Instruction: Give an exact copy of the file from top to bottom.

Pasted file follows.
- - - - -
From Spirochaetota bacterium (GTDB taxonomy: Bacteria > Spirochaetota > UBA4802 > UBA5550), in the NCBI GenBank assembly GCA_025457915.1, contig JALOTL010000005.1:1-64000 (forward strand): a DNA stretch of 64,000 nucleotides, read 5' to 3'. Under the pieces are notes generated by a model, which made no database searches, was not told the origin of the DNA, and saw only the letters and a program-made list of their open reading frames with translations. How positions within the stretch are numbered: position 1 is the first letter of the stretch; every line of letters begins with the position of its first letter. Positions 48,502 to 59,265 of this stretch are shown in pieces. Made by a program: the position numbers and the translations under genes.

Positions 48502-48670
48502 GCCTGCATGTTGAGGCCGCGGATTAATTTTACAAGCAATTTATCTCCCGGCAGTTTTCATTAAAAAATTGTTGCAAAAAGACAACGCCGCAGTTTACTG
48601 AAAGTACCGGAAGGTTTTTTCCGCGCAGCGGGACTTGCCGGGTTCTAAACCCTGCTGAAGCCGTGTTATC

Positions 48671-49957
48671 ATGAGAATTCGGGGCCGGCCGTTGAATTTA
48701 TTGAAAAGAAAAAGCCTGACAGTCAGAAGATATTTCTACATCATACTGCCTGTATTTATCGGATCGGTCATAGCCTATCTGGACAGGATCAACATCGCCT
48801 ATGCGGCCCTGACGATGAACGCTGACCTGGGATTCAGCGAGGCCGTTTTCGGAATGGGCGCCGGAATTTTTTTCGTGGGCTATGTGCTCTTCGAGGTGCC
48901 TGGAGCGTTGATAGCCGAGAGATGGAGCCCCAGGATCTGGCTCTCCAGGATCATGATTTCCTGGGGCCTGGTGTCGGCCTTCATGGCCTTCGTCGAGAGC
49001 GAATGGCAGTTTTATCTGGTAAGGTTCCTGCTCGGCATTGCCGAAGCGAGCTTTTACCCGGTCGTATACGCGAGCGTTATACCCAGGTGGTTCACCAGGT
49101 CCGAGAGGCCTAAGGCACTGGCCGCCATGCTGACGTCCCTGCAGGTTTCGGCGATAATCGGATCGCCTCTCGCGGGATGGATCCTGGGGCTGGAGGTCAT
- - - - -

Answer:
From Spirochaetota bacterium (GTDB taxonomy: Bacteria > Spirochaetota > UBA4802 > UBA5550), in the NCBI GenBank assembly GCA_025457915.1, contig JALOTL010000005.1:1-64000 (forward strand): a DNA stretch of 64,000 nucleotides, read 5' to 3'. Under the pieces are notes generated by a model, which made no database searches, was not told the origin of the DNA, and saw only the letters and a program-made list of their open reading frames with translations. How positions within the stretch are numbered: position 1 is the first letter of the stretch; every line of letters begins with the position of its first letter. Positions 48,502 to 59,265 of this stretch are shown in pieces. Made by a program: the position numbers and the translations under genes.

Positions 48502-48670
48502 GCCTGCATGTTGAGGCCGCGGATTAATTTTACAAGCAATTTATCTCCCGGCAGTTTTCATTAAAAAATTGTTGCAAAAAGACAACGCCGCAGTTTACTG
48601 AAAGTACCGGAAGGTTTTTTCCGCGCAGCGGGACTTGCCGGGTTCTAAACCCTGCTGAAGCCGTGTTATC

Positions 48671-49957
48671 ATGAGAATTCGGGGCCGGCCGTTGAATTTA
48701 TTGAAAAGAAAAAGCCTGACAGTCAGAAGATATTTCTACATCATACTGCCTGTATTTATCGGATCGGTCATAGCCTATCTGGACAGGATCAACATCGCCT
48801 ATGCGGCCCTGACGATGAACGCTGACCTGGGATTCAGCGAGGCCGTTTTCGGAATGGGCGCCGGAATTTTTTTCGTGGGCTATGTGCTCTTCGAGGTGCC
48901 TGGAGCGTTGATAGCCGAGAGATGGAGCCCCAGGATCTGGCTCTCCAGGATCATGATTTCCTGGGGCCTGGTGTCGGCCTTCATGGCCTTCGTCGAGAGC
49001 GAATGGCAGTTTTATCTGGTAAGGTTCCTGCTCGGCATTGCCGAAGCGAGCTTTTACCCGGTCGTATACGCGAGCGTTATACCCAGGTGGTTCACCAGGT
49101 CCGAGAGGCCTAAGGCACTGGCCGCCATGCTGACGTCCCTGCAGGTTTCGGCGATAATCGGATCGCCTCTCGCGGGATGGATCCTGGGGCTGGAGGTCAT